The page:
What if becoming who and what we truly are happens not through striving and trying but by recognizing and receiving the people and places and practises that offer us the warmth of encouragement we need to unfold?

I see your trips to the mountains, and your blogging about your insights and experiences, as a practice of unfolding.

The exchange between you and gustav, recounting his support for your continued blogging practice, and the other examples shown in this comment stream - and elsewhere on your blog - offer a channel for mutual inspiration. It's inspiring to read the exchanges of warm encouragement among the community you've created here.

I also wanted to share a short excerpt (from a much longer excerpt) by Oriah I wrote about in comparing Oriah and Martin Buber:

All I can do is bring all of who I am to that writing, and then that allows the opportunity for something else to come in, when someone else, who is a receptive beholder, uses that work … and that’s not me, it’s something that’s larger than me that comes through this.

Thanks for bringing all of who you are up to and down from the mountains, and to this blog ... and through doing so, giving the rest of us implicit permission to be more of who we are!


Ruahines said...

Kia ora JJ,
Me and Wordsworth eh! A very flattering comparison which I humbly accept. I have been reaquainting myself with a bit Wordsworth and also Walt Whitman as of late. Both men of nature, independence, even revolutionaries in a way, not to mention their beautiful prose and poetry. I am going to take Whitman along with me on my solo Ruahine journey next week.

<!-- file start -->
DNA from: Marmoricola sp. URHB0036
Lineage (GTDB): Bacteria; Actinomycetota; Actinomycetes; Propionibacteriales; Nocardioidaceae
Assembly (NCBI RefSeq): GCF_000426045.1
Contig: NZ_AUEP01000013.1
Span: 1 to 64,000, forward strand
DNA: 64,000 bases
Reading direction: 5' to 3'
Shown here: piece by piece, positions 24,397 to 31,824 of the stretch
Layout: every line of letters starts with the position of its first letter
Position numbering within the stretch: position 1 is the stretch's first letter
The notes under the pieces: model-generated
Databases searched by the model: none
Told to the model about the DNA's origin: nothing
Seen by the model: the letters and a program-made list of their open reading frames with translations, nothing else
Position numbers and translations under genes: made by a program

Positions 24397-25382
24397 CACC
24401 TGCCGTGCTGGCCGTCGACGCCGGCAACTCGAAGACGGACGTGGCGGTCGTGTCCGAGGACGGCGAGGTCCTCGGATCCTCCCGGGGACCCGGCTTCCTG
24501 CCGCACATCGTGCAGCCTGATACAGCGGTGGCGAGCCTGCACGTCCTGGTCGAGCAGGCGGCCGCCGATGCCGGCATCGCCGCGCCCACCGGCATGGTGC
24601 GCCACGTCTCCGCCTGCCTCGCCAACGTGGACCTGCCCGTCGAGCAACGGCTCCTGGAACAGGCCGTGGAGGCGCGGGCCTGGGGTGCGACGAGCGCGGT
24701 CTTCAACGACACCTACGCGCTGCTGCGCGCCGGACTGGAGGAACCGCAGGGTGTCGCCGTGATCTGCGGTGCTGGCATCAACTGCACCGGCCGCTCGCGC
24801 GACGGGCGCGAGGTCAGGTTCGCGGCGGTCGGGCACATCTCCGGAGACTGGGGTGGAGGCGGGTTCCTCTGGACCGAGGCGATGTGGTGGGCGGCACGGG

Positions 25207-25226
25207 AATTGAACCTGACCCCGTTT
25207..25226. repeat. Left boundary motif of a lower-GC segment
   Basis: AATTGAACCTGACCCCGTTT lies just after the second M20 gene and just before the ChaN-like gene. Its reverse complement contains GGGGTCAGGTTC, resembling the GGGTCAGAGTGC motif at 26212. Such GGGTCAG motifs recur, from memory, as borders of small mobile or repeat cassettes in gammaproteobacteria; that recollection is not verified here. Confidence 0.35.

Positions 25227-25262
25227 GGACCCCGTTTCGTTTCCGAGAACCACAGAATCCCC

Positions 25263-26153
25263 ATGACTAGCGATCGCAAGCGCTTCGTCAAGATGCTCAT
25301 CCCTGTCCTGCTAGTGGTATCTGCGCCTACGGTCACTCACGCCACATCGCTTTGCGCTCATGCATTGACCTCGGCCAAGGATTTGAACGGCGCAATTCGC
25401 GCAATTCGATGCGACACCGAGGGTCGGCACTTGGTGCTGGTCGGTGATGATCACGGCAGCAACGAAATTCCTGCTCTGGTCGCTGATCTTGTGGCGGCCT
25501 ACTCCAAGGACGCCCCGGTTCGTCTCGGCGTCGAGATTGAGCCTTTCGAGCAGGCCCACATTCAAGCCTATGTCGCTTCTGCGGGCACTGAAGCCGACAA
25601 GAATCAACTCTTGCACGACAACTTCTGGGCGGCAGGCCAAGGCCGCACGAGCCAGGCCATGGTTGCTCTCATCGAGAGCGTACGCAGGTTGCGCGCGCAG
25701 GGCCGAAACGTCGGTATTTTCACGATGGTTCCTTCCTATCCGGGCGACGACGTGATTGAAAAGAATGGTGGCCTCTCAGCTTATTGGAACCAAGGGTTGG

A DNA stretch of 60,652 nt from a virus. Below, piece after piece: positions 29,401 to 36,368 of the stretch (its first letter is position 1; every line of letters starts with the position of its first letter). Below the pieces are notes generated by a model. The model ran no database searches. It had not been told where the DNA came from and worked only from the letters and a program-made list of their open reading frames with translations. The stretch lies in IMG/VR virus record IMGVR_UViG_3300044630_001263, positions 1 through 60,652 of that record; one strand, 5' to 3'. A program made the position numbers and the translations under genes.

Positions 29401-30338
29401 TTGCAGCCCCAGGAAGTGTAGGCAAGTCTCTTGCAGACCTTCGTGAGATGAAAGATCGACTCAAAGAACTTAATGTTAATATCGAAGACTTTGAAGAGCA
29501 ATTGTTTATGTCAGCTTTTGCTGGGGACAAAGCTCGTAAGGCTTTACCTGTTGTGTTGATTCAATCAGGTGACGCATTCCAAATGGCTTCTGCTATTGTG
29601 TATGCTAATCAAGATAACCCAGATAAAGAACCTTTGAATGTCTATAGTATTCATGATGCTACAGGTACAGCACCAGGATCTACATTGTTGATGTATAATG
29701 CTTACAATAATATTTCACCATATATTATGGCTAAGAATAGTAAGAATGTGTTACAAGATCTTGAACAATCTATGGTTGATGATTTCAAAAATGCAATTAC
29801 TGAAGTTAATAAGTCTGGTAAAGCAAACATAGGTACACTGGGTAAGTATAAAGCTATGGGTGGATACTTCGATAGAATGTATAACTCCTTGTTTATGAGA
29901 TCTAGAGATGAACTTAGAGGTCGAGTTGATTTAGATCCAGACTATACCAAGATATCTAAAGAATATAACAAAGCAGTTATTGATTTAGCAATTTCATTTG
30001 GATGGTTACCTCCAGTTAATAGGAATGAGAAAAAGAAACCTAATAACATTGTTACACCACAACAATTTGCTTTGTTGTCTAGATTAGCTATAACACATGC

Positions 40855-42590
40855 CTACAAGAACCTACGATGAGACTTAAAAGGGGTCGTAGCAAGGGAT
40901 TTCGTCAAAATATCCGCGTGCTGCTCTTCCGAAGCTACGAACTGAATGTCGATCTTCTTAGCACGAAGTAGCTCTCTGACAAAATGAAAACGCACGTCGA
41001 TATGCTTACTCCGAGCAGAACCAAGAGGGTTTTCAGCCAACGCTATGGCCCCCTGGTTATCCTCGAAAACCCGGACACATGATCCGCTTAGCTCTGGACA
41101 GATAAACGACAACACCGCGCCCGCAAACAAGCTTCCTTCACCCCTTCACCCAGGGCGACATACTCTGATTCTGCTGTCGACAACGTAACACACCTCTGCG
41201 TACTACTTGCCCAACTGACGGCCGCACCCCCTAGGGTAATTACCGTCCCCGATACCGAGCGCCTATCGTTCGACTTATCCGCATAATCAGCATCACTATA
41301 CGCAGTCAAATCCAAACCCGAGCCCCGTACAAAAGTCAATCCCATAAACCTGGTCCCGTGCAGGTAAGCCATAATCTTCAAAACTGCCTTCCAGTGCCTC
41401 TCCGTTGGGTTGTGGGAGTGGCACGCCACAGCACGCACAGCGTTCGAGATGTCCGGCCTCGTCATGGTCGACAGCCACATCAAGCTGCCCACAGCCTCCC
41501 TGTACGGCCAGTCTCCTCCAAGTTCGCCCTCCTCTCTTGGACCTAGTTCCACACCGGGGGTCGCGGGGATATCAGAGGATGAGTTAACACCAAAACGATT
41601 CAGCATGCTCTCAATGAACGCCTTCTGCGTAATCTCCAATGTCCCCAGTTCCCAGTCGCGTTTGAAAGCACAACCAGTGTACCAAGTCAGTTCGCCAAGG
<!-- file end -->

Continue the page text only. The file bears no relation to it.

I hope Jeff feels better, and you get back out amongst that beautiful Upper Michigan nature asap. Have a lovely day JJ.

Ruahines said...

Tena koe Beth,
So good to read from you. Cheers for your observations. I hope what you write holds true, especially for my older boy Taylor. At 15 we are starting to clash a bit, but hopefully some of these things will hold him in good stead through the teen age madness. He has drifted away a bit from the mountains, but he has that base which is certainly something I have done right. And yes, ol' Wordsworth had a way with words. Cheers Beth.
Ka kite ano,

Ruahines said...

Kia ora Sugar,
I think one of the cool things about blogging is being able to return to favourite places and read and view at our leisure. I often find it is the second or third time I read something and really have it hit home. Your last post on the 101 reasons hit me that way. Cheers Sugar.

Ruahines said...

Kia ora Joe,
So pleased to see you stop by. Always glad to read your insightful comments. Finding and reading your blog was certainly one of the inspirations for starting my own, and using technology to create and communicate with communities of other people around the world is very cool.
I appreciate your words about unfolding myself, and perhaps that is a more proper view than writing I simply have changed greatly. The Ruahines certainly have provided a place to do that, and the background of my life, knowing people such as yourself and Gustav, certainly helped provide a frame work to one day address various things in my life that may have prevented me unfolding, or continuing to do so.